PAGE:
It looks like prepaid college tuition plans—a policy that allowed families in many states to pay for their children’s future college tuition at today’s prices under the assumption that tuition accounts would accrue interest at a rate that more than covered tuition increases—may turn out to be the symptom of a bygone age of affluence.

The trouble is that when the economy soured the accounts not only generated less revenue; states increased tuition. Illinois is the latest state to discover that its prepaid tuition program wasn’t terribly well managed.

According to an article by Steve Daniels and Paul Merrion in Crain’s Chicago Business:

The Illinois program was 20 percent underfunded as of June 30 when assessing its assets against liabilities over the long term, according to a year-end actuary’s report. That was a turn for the better from the 32 percent shortfall of a year earlier, but virtually all that improvement came from an accounting change that blunted the effect of recent investment losses by spreading them out over five years. Without that change, the fund’s shortfall narrowed only to 31 percent.

That figure, which is based on the same accounting method used by all state prepaid tuition plans that are still open, makes Illinois the worst-funded of these 12 state programs. Investment assumptions that outsiders say are overly optimistic suggest the hole is deeper than that. Even if the fund reaps the gains its administrators count on, the program wouldn’t be fully funded until 2022.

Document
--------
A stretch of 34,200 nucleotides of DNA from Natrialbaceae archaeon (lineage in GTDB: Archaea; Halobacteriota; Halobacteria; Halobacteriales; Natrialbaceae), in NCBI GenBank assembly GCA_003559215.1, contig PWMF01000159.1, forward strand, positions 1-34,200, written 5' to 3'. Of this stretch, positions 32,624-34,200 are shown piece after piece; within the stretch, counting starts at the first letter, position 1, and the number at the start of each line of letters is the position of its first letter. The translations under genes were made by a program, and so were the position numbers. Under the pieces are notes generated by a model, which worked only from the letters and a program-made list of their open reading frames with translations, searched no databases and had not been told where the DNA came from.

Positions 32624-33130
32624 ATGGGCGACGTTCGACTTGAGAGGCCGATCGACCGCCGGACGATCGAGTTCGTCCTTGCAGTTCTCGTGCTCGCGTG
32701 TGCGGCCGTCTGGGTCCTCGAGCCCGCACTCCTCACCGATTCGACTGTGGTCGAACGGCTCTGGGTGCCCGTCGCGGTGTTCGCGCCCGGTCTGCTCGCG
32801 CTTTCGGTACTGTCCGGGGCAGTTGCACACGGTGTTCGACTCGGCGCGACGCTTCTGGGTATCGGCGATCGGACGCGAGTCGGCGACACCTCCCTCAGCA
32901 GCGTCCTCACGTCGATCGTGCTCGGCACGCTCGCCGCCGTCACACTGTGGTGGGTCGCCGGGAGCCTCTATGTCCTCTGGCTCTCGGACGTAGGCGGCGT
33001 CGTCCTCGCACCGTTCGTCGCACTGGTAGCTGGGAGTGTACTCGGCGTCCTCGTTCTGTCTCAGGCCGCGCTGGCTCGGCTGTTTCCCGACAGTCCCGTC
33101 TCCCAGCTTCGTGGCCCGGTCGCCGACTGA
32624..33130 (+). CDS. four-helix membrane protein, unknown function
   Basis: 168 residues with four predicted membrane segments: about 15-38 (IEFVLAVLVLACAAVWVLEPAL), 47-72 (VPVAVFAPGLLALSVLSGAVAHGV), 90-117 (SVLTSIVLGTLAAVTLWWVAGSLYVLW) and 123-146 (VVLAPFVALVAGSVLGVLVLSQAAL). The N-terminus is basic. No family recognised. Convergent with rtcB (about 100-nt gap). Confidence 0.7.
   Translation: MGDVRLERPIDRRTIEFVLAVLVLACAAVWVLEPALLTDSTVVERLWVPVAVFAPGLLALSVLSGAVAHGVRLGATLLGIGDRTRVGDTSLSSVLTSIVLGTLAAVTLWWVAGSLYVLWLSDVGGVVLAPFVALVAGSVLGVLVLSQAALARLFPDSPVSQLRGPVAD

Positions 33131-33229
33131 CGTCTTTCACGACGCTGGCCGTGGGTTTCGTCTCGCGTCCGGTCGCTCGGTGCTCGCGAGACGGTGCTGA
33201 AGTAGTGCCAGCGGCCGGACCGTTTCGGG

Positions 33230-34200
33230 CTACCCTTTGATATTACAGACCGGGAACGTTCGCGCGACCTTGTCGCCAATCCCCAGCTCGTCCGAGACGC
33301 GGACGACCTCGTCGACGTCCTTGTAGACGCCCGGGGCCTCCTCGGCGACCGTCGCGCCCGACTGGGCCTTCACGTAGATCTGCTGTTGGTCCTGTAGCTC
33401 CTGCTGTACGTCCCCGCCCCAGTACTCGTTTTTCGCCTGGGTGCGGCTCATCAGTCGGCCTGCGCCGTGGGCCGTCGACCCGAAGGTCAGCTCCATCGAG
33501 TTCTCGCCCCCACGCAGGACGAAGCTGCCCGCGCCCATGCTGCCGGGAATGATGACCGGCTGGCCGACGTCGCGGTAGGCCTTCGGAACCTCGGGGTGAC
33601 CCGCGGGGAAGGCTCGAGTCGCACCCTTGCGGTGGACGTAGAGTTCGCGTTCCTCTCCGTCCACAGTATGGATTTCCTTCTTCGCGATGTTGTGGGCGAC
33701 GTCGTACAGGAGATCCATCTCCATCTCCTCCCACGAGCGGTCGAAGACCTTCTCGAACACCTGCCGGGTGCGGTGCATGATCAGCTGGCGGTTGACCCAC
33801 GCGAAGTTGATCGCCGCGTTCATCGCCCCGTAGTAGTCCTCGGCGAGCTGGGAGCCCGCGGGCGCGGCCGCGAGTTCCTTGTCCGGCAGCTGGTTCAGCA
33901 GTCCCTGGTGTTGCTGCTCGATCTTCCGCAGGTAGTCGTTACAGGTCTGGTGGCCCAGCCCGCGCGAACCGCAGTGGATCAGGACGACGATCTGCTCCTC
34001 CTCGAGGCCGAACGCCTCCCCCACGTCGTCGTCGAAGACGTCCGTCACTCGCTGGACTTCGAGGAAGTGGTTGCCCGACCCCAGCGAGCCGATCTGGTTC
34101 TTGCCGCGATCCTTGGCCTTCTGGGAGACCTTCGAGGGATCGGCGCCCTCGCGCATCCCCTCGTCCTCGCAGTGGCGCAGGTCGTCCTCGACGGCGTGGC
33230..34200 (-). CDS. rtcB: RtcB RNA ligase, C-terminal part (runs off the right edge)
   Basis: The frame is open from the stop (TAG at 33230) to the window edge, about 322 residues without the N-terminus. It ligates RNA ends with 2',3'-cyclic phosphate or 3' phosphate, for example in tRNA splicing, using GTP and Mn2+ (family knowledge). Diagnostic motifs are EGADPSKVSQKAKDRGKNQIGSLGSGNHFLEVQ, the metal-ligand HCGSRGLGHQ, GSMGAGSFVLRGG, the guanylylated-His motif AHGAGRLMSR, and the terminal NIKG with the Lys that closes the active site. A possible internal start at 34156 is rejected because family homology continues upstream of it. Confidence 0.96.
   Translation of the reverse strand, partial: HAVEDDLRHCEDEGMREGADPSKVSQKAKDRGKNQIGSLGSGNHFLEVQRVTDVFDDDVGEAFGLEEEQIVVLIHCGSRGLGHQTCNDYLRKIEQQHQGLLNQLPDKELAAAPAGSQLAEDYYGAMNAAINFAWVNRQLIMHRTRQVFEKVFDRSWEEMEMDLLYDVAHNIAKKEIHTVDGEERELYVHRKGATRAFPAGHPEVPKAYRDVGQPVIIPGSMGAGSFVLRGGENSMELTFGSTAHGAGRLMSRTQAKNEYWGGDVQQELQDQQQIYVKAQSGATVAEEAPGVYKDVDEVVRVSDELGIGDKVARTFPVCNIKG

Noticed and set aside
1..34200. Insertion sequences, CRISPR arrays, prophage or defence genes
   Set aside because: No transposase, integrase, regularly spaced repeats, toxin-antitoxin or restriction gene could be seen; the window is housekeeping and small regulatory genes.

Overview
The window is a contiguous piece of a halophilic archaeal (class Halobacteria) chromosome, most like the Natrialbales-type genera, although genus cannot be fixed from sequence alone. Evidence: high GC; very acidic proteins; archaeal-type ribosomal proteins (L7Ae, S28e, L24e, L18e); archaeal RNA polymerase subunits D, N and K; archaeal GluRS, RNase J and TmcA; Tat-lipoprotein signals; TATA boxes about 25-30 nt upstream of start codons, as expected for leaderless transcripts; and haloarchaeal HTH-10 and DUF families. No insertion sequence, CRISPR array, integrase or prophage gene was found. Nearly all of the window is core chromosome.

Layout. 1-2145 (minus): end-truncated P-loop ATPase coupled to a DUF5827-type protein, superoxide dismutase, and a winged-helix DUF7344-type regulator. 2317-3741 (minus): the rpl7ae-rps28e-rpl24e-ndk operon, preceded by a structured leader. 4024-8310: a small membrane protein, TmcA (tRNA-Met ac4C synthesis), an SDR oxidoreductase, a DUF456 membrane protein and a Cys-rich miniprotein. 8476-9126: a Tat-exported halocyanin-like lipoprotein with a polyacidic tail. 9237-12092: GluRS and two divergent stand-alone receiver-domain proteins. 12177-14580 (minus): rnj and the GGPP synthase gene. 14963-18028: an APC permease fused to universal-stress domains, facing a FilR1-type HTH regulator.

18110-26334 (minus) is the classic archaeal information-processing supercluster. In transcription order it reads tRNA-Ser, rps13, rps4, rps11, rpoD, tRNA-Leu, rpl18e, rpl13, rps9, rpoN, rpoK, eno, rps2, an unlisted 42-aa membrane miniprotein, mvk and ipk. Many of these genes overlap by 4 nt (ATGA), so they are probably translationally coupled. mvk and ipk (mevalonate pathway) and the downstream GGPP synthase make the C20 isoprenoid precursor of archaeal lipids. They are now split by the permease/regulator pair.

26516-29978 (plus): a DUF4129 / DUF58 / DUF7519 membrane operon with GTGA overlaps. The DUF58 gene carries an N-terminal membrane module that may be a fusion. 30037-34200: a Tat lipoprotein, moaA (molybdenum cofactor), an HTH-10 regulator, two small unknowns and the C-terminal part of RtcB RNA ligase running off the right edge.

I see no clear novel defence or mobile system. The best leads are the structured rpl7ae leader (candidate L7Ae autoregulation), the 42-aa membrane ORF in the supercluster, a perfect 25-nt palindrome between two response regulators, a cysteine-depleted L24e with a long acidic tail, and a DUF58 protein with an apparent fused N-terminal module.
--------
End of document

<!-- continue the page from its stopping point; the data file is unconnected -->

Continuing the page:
That the College Illinois Prepaid Tuition Program is supposed to shelter the parents of future college students from “the market’s fluctuations.”

But the health of the program, like those in other states, actually has everything to do the market’s fluctuations. If the fund doesn’t generate enough money Illinois families need an appropriation the state legislature. The state can’t promise that the tuition program will actually make the money it needs to cover tuition, whatever it is in 12 or 18 years.

Only 11 states now have plans where families are still allowed to make new contributions. Washington state’s plan is gone. So is Alabama’s. Many other states have tuition plans that are very unstable.

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Daniel Luzer is the news editor at Governing Magazine and former web editor of the Washington Monthly. Find him on Twitter: @Daniel_Luzer